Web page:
Which medications in the drug class Anticonvulsants, Other are used in the treatment of Neonatal Seizures?

Updated: Jul 31, 2019
  • Author: Raj D Sheth, MD; Chief Editor: Stephen L Nelson, Jr, MD, PhD, FAACPDM, FAAN, FAAP  more...
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Anticonvulsants, Other

These agents prevent seizure recurrence and terminate clinical and electrical seizure activity.


It is important to use the minimal amount of phenobarbital required and to wait for the anticonvulsant effect to develop before a second dose is given, in order to minimize respiratory distress. Start with the loading dose and continue with the maintenance dosage.

Phenytoin (Dilantin, Phenytek)

Phenytoin should be added to phenobarbital if seizures persist. Phenytoin may act in the motor cortex, where it may inhibit the spread of seizure activity. The activity of brain-stem centers responsible for the tonic phase of grand mal seizures also may be inhibited.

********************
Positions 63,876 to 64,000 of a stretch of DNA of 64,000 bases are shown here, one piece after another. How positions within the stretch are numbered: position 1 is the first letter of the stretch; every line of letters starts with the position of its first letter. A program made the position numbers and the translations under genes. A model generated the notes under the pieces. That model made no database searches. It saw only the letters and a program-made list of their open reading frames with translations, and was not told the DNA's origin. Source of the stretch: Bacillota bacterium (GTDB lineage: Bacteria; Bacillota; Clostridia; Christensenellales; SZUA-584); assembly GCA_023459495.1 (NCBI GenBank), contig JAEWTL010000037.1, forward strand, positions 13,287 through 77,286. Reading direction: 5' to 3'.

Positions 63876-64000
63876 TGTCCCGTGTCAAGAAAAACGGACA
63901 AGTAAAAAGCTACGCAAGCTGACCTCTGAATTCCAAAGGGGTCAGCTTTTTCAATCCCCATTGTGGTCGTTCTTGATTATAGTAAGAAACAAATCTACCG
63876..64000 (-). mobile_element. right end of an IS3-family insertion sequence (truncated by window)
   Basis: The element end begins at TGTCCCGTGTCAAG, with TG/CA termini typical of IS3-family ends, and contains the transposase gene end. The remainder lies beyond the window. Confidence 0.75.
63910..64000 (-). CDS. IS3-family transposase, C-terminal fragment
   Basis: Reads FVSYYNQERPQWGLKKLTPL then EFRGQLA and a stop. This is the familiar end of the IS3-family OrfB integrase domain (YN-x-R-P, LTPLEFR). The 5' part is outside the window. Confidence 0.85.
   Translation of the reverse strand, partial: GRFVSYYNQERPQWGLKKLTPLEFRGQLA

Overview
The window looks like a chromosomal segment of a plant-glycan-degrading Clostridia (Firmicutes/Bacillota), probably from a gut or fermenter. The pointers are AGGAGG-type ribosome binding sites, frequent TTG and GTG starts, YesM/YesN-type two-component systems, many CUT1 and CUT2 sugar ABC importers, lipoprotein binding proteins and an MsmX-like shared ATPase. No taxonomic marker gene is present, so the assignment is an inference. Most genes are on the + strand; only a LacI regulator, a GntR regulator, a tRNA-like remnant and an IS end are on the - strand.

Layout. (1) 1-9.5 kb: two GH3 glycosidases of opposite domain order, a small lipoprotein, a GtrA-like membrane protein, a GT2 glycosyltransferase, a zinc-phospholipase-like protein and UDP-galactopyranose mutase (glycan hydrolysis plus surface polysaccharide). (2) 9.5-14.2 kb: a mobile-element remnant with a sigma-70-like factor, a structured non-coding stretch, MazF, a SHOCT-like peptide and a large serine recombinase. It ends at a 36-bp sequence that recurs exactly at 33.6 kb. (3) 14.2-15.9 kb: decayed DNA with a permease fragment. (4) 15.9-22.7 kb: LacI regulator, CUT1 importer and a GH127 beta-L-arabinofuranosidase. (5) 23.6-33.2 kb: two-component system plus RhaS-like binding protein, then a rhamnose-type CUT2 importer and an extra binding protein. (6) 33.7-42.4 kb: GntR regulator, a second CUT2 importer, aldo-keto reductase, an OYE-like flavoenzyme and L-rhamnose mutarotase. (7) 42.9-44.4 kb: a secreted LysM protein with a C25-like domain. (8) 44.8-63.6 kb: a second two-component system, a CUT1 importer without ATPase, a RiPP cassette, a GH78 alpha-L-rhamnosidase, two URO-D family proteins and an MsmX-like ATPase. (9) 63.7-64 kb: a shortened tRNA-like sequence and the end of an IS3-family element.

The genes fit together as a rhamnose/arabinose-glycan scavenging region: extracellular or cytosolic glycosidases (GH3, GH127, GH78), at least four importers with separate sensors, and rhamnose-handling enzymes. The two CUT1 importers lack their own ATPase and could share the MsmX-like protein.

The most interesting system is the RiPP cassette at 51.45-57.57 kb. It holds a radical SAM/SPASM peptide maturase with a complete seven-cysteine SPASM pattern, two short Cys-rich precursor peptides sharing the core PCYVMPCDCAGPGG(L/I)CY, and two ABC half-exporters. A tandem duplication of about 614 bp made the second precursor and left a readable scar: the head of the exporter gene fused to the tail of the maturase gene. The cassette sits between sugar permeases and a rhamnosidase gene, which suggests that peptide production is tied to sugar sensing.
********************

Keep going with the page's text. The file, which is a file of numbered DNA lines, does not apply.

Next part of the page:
Lorazepam (Ativan)

Lorazepam is a benzodiazepine anticonvulsant. It is used in cases refractory to phenobarbital and phenytoin. By increasing the action of GABA, which is a major inhibitory neurotransmitter in the brain, lorazepam may depress all levels of the CNS, including the limbic and reticular formations.

Levetiracetam (Keppra)

Antiepileptic mechanism unknown. It may inhibit voltage-depedent N-type calcium channels. Levetiracetam may bind to synaptic proteins that modulate neurotransmitter release, and through displacement of negative modulators may facilitate GABA-ergic inhibitory transmission. It is designated as an orphan drug by the FDA for treatment of neonatal seizures.

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